By the time you reach the end of the demo, you may not even want to look at it. A lot of the time is spent creeping in the shadows trying to face in the same direction as the blip moving on the screen - unable to focus on it and the gloom beyond in the same moment - but as you set up the conditions for your escape you may just want to run for the exit. Betraying your position and rescuing the situation - so often a depressing trudge to reset systems in stealth games - is brilliantly captivating in Alien Isolation as you hold your breath in a locker listening to the blips intensify and watching those famous gritted teeth menace slowly past.

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Whenever the alien is on screen it has your complete and undivided attention.

Repeated deaths take a little shine off the tension, but every respawn brings your stress levels right back up, and the wave of relief that washes over you as you finally make your escape is palpable. The questions we have about Alien Isolation are still valid even after the demo, but the best answer to them so far is that it's impossible to think about them at all while you're playing the demo. Because while it lasts, the only thing on your mind is getting the hell out of there.

Editors' Picks

Gang Beasts - There is no shame in coming second to Alien, but Gang Beasts only did so narrowly anyway, and that speaks to the hilarious spectacle that the game puts on for anyone playing or observing. A four-player brawler starring characters that look like Tony Hart's Morph but act like fighty dickheads on a night out in Croydon, Gang Beasts is about shambling around amusingly dangerous environments, lunging drunkenly at your enemies and celebrating as they tumble over the top rope or disappear beneath the blades of a meat grinder. One to watch in every sense.

Towerfall Ascension - It's already out and already critically acclaimed, but Towerfall Ascension is the perfect event game because it's suddenly so easy to bring a rotating cast of four local players together to embrace it. Its gorgeous Metroid stylings drag you to the screen, its wonderful accessibility hooks you in - jump around 2D single-screen arenas firing arrows at each other - and then its devious subtleties ensure you won't stop playing. Best death of the day? A self-inflicted arrow to the face. Never fire and forget.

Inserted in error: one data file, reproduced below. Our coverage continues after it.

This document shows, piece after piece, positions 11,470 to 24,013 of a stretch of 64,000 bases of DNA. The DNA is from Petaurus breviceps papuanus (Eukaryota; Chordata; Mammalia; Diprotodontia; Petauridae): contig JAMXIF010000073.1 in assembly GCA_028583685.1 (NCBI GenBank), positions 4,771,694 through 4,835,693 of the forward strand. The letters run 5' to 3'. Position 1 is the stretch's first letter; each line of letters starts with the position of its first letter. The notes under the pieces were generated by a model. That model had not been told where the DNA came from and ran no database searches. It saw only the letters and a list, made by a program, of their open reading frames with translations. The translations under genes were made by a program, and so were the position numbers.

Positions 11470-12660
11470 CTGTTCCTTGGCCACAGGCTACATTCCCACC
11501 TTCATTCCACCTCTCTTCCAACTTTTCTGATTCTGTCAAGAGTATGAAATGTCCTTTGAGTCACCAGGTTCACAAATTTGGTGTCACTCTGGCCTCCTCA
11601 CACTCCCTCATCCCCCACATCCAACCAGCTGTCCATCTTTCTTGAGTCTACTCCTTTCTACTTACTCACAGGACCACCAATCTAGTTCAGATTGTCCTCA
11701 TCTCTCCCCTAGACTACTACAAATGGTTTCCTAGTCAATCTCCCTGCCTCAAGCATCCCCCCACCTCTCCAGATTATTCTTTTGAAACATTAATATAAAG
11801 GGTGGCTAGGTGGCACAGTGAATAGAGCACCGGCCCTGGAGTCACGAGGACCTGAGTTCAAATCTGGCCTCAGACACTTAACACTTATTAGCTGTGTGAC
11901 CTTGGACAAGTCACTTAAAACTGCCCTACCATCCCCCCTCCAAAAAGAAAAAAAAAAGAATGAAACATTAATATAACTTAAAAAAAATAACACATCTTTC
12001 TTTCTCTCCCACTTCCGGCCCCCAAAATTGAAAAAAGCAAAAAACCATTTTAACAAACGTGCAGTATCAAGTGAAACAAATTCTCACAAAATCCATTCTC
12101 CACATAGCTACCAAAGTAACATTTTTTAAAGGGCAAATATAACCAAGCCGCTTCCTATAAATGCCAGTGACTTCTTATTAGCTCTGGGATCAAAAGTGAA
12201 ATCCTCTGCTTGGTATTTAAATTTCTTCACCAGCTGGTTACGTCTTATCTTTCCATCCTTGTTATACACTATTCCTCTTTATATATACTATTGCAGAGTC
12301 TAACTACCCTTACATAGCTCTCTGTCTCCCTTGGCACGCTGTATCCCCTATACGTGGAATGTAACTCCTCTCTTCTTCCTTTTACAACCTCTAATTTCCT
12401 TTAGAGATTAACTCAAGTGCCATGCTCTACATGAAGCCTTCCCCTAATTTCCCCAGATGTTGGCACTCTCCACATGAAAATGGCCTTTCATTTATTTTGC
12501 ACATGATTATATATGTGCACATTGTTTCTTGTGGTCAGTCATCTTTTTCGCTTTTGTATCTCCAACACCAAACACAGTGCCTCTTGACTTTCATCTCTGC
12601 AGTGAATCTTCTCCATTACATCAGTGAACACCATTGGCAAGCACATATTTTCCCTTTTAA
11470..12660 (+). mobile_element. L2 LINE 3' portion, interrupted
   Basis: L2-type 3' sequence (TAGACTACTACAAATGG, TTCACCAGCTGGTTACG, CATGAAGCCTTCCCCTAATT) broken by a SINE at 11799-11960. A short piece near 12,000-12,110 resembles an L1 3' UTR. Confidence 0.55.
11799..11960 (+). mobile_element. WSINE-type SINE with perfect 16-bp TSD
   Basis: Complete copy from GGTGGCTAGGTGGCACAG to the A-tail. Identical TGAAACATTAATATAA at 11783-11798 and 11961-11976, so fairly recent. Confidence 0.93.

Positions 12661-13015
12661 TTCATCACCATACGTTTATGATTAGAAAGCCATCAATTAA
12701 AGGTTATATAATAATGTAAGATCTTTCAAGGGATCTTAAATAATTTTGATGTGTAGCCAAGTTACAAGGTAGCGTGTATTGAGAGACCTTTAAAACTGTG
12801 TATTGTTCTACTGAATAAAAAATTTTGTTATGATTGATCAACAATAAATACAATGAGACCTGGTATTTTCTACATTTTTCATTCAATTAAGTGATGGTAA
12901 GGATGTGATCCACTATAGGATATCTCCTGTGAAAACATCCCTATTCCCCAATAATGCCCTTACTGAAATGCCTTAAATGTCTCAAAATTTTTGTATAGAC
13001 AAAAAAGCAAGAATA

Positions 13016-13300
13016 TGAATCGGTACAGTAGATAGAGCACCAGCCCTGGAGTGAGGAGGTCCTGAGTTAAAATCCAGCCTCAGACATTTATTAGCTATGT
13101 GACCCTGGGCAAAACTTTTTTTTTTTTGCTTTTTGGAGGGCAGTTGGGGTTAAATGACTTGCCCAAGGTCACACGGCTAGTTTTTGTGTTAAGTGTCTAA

Three Body Problem - There's nothing more to Three Body Problem than dancing away from the constantly recalibrating attentions of a pair of homing missiles, but it's quite unlike anything else on the show floor this year. Like having your mind read while trying to stay one step ahead of your own thoughts, it's as uncomfortable to focus on as it is agonisingly moreish.

Monstrum - Already greenlit on Steam, Monstrum puts you beneath the decks of a procedurally generated container ship far out at sea, a labyrinth of terrors that are themselves procedurally generated, and to top it all off death is permanent. Spooky stuff, to say the least, and even more terrifying with Oculus Rift.

And the rest - Well, if we're going to cheat, we might as well go nuts with it. Among the many games we played at the show, we also developed soft spots for The Escapists (a promising prison-escape game of crafting and digging in the margins of your daily routine), OlliOlli (playing this celebrated Vita game on the big screens of PC and PS4 is a fresh treat), FractOSC (a mesmerising, seemingly aimless stroll through a neon crystal world) and Biome (build your own little worlds and share them). But the list could go on. Thanks to all the developers who took the time to show us what they're working on, and if you were at the show and want to point out other highlights, please do so in the comments where we'll + the hell out of them.

EGX Rezzed runs from 28th to 30th March at the NEC in Birmingham. Check out www.egxrezzed.net for more details.